$58 million approved for Community Schools Support System

California Department of Education
Press release

California Department of Education
Press release

Exit: #22-53
November 2, 2022

SACRAMENTO––The California State Board of Education (SBE) today approved $58 million in contracts to build a support network for community schools, campuses where every classroom is focused on high-quality teaching and learning , every student is connected to the services they need to thrive, and every family is empowered to participate in decision-making.

The $4 billion California Community Schools Partnership Program (CCSPP) is the nation’s largest investment in the success of high-needs students through a whole-child approach. Community schools partner with educational, county and non-profit entities to provide integrated health, mental health and social services, as well as high-quality supportive education, with a strong emphasis on community, family and student engagement.

Research shows that community schools can lead to better school attendance, better grades and test scores, higher enrollment in college preparatory classes, and higher graduation rates.

“Today’s vote approving Regional Technical Assistance Centers (RTACs) is another vital investment in California’s initiative to create the best community schools program in the nation,” said the superintendent of Public Instruction Tony Thurmond. “These RTACs will work on the ground with local education agencies and school sites to provide essential guidance. Now is the time for us to redouble our efforts to transform public education through the implementation of CCSPP. »

Community schools are a key initiative in California’s historic public school transformation that includes universal free school meals; transitional universal kindergarten; before and after school learning; and investments in teacher training, mentoring, recruitment and retention.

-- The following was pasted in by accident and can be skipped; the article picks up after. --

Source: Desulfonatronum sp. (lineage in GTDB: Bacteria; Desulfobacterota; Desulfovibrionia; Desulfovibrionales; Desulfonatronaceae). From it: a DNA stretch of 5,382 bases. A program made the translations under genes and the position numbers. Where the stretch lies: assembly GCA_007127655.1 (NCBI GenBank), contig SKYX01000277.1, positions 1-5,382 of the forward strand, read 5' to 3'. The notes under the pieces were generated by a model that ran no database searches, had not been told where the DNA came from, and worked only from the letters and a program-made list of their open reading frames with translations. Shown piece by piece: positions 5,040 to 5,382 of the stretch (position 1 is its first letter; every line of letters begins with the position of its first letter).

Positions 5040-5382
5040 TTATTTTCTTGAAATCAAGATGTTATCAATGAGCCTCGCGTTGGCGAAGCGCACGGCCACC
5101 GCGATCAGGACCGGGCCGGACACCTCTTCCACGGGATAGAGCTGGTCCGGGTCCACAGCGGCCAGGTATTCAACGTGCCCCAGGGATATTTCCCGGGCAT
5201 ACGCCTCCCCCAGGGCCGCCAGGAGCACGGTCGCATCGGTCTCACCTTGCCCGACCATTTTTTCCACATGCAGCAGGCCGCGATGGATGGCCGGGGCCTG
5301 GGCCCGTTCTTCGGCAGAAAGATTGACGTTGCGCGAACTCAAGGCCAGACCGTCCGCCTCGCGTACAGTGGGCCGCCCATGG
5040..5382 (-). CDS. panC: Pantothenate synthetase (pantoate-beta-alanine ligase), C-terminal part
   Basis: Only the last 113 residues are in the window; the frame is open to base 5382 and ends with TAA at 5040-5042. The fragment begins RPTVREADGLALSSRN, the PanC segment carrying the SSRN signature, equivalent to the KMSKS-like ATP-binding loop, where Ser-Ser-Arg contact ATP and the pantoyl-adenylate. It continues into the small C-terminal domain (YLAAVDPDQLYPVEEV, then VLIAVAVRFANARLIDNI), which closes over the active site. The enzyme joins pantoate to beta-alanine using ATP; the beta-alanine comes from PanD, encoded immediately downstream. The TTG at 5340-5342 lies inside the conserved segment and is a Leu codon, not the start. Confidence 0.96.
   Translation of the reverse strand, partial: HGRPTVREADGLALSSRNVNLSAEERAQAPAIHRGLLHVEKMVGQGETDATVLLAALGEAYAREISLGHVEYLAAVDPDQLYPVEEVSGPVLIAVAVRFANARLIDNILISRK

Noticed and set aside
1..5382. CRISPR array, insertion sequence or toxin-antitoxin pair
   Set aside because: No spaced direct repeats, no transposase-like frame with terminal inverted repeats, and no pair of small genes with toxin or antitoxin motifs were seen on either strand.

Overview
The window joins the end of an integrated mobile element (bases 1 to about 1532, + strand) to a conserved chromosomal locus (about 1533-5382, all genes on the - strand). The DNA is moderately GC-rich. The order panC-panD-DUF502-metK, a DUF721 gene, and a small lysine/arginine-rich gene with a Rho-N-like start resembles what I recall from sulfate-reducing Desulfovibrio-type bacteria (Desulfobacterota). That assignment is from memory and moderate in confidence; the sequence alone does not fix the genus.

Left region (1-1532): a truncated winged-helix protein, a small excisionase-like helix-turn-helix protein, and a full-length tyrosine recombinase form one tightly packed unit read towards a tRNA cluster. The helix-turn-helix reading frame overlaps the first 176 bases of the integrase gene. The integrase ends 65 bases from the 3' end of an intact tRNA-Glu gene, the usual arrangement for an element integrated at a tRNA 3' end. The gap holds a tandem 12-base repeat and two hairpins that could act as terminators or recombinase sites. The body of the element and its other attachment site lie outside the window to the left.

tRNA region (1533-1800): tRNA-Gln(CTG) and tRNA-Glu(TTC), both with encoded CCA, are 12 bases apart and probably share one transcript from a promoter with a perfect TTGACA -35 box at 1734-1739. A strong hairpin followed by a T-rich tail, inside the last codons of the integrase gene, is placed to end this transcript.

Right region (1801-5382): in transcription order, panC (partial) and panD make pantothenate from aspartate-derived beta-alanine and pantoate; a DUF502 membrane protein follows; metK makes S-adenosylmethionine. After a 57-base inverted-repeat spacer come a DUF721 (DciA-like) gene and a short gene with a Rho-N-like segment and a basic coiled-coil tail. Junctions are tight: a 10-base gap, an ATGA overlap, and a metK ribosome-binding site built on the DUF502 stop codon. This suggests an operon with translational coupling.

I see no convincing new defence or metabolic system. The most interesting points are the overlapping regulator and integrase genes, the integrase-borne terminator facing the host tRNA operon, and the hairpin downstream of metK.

At a June event with educators, Governor Gavin Newsom called the support provided by community schools “essential to helping our children succeed.” Community schools provide these resources to local communities to strengthen support services. This strategy is the nation’s most ambitious proposal to improve student learning, health and well-being – full-service schools centered on the lived realities of students and families that provide everything students need. to help them thrive in the classroom.

SBE today approved contracts with eight county education offices (Shasta, Sacramento, Santa Clara, Monterey, Fresno, Los Angeles, San Diego, and San Bernardino) that will serve as RTACs in eight regions:

  • Northern California (Butte, Del Norte, Glenn, Humboldt, Lake, Lassen, Mendocino, Modoc, Plumas, Shasta, Siskiyou, Tehama, and Trinity)
  • Capitol Area (Alpine, Colusa, El Dorado, Nevada, Placer, Sacramento, San Joaquin, Sierra, Solano, Sutter, Yolo, and Yuba)
  • Bay Area (Alameda, Contra Costa, Marin, Napa, San Francisco, San Mateo, Santa Clara and Sonoma)
  • Central Coast (Monterey, San Benito, San Luis Obispo, Santa Barbara, Santa Cruz and Ventura)
  • Central Valley (Amador, Calaveras, Fresno, Kern, Kings, Madera, Mariposa, Merced, Stanislaus, Tulare and Tuolumne)
  • Greater Los Angeles (Los Angeles)
  • South Coast (Imperial, Orange and San Diego)
  • Southern Interior (Inyo, Mono, Riverside and San Bernardino)